Fighting Back Against False Arrests
In our fast world, thinking legal authority is always right is just a fantasy. Sadly, we often hear stories about police officers not acting fairly or even against the law while doing their job.
In Texas, they need a solid reason, or probable cause, before police can arrest someone. This means they must have reliable information that makes the arrest reasonable. But because this rule can be understood in different ways, some police officers misuse it and make unfair arrests.
A false arrest happens when someone in authority holds another person without a good reason. This could be when they don’t have the right permission (e.g., an arrest warrant or probable cause) to do so, which may have violated your Fourth Amendment rights. False arrest is also called false imprisonment and is usually seen as a misdemeanor.
Is it Possible to File a Lawsuit Against the Police for False Arrests?
Police officers have a lot of power given to them by the government. Adorned with badges and armed with firearms, they possess the capability to effectuate arrests. But this power comes with a rule to follow. That’s why all police official swears an oath to follow the law and the Constitution of the United States.
Police officers are responsible for making sure people follow the law and arresting individuals who might have committed a crime. Police must follow specific rules and not do unauthorized things. If a Detroit police officer violates someone’s Fourth Amendment rights, they could be responsible for false imprisonment.
Elements of False Arrests
False arrests mean a police officer did it without having the right or going beyond what they’re allowed to do. This might involve:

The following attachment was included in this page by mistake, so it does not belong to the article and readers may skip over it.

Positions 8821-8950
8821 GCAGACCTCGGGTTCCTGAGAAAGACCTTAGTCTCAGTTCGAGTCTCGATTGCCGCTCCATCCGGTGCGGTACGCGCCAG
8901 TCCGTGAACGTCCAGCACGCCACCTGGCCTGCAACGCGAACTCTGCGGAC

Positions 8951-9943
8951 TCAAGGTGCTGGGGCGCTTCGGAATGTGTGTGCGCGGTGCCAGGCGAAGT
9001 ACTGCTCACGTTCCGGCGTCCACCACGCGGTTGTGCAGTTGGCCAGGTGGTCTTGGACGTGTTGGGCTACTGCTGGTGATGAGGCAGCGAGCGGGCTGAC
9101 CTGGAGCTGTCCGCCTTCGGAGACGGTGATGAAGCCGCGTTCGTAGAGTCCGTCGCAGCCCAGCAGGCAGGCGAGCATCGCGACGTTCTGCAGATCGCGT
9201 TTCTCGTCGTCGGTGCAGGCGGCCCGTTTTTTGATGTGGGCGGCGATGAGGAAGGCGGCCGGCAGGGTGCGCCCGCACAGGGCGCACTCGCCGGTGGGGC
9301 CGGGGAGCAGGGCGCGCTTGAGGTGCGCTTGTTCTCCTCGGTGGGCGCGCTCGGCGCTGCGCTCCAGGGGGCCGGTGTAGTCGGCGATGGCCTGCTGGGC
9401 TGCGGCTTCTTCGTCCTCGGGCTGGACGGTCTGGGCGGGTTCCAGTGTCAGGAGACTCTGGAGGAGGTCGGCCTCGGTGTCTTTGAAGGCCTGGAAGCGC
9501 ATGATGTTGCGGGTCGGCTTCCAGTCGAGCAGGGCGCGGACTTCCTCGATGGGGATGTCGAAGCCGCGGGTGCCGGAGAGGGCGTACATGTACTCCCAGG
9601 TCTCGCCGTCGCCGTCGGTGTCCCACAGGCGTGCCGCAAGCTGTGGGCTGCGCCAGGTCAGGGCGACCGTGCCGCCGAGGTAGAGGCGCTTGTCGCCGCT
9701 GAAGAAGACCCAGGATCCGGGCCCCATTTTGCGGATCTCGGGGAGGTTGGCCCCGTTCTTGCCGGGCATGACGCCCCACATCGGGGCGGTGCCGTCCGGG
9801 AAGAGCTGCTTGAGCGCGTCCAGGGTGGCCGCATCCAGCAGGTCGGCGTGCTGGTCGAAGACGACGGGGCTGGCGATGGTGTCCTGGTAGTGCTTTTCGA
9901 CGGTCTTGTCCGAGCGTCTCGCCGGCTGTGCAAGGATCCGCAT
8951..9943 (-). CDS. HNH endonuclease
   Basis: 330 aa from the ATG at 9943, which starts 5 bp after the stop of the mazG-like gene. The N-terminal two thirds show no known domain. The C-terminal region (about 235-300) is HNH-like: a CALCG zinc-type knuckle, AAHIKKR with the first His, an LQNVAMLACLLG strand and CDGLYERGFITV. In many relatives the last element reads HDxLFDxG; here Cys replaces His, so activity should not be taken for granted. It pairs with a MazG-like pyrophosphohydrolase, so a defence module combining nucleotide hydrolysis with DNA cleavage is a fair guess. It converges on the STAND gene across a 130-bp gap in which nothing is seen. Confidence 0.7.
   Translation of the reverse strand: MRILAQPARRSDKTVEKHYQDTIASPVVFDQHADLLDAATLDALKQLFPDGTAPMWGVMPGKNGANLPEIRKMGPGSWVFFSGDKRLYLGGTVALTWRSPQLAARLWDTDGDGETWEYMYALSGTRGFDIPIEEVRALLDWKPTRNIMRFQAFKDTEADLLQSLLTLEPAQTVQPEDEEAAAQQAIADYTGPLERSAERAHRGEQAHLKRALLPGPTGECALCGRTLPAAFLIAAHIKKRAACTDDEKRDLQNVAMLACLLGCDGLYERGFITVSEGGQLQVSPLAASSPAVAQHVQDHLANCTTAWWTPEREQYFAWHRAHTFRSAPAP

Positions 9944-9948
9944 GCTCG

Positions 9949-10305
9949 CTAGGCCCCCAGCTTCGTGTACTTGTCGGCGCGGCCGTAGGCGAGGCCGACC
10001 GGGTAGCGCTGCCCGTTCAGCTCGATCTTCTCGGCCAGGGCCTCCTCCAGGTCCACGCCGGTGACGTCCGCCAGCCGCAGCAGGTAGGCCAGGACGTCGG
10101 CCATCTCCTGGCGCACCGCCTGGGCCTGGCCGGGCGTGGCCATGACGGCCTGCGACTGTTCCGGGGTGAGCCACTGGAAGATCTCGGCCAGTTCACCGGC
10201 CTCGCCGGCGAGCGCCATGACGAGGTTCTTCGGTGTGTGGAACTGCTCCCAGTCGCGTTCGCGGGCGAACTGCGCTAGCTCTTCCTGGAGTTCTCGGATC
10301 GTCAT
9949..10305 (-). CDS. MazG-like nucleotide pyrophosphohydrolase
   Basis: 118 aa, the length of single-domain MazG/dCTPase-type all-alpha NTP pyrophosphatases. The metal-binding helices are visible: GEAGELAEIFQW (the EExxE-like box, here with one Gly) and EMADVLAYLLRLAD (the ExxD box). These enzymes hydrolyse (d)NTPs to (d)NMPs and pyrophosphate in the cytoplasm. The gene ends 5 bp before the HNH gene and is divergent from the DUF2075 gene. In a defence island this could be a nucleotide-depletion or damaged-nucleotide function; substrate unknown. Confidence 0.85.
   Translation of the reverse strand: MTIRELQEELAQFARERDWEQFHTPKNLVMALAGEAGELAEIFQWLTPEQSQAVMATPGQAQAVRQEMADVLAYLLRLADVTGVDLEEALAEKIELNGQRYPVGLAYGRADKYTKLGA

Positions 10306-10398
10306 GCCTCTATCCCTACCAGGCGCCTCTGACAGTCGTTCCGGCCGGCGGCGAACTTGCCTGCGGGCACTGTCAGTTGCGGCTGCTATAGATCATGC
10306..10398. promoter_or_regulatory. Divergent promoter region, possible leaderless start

- Unlawful Detention: The person must have been stopped from leaving or held in a way that took away their ability to be free.
- Lack of Legal Justification: The arrest was made without a valid warrant, probable cause, or a situation that urgently needed an arrest without permission.
- Awareness of Lack of Authority: The person who is doing the arrest, whether they are a police officer or just a regular person, needs to know or should have known that they didn’t have the legal power to make the arrest.
Make a Claim for a False Arrest?
You can sue for wrongful arrest even if you’re accused but not charged, as long as your rights were violated. You can take legal action against the police for locking you up without reason or using too much force.
Know your rights to win your case, you need to prove that you were held without a good reason. Police can arrest you with a good reason, a court warrant, or if a crime is happening.
There are different time limits to make a claim. You have 12 months from the arrest date for human rights violations, three years for carelessness and violence, and six years for wrongful imprisonment. But it’s best to start your claim as soon as possible while the memories are fresh.
Official Oppression (Class A Misdemeanor): punishable by up to one year in county jail and a fine of up to $4,000.
- Texas Penal Code Section 39.03 defines official oppression as a public servant (including law enforcement officers) intentionally subjecting another person to physical force, arrest, detention, or any other action that he or she knows is unlawful.
False Imprisonment (Class A or B Misdemeanor or State Jail Felony): It can be a Class A misdemeanor, punishable by up to one year in county jail and a fine of up to $4,000. If certain aggravating factors are present, it can be charged as a Class B misdemeanor or a state jail felony, which carries higher penalties.
- Depending on the circumstances, false imprisonment charges can vary. False imprisonment occurs when one person intentionally confines another person without their consent and without legal justification.
Arrested? Don’t Plea, Call Me!
If you believe you were unlawfully arrested, it’s a good idea to talk to our team of criminal defense quickly. When you take legal steps, you might have a chance to get money for what you went through and also make sure the police don’t treat others unfairly in the future. It’s a way to stand up for your rights and help prevent wrongful actions by the police.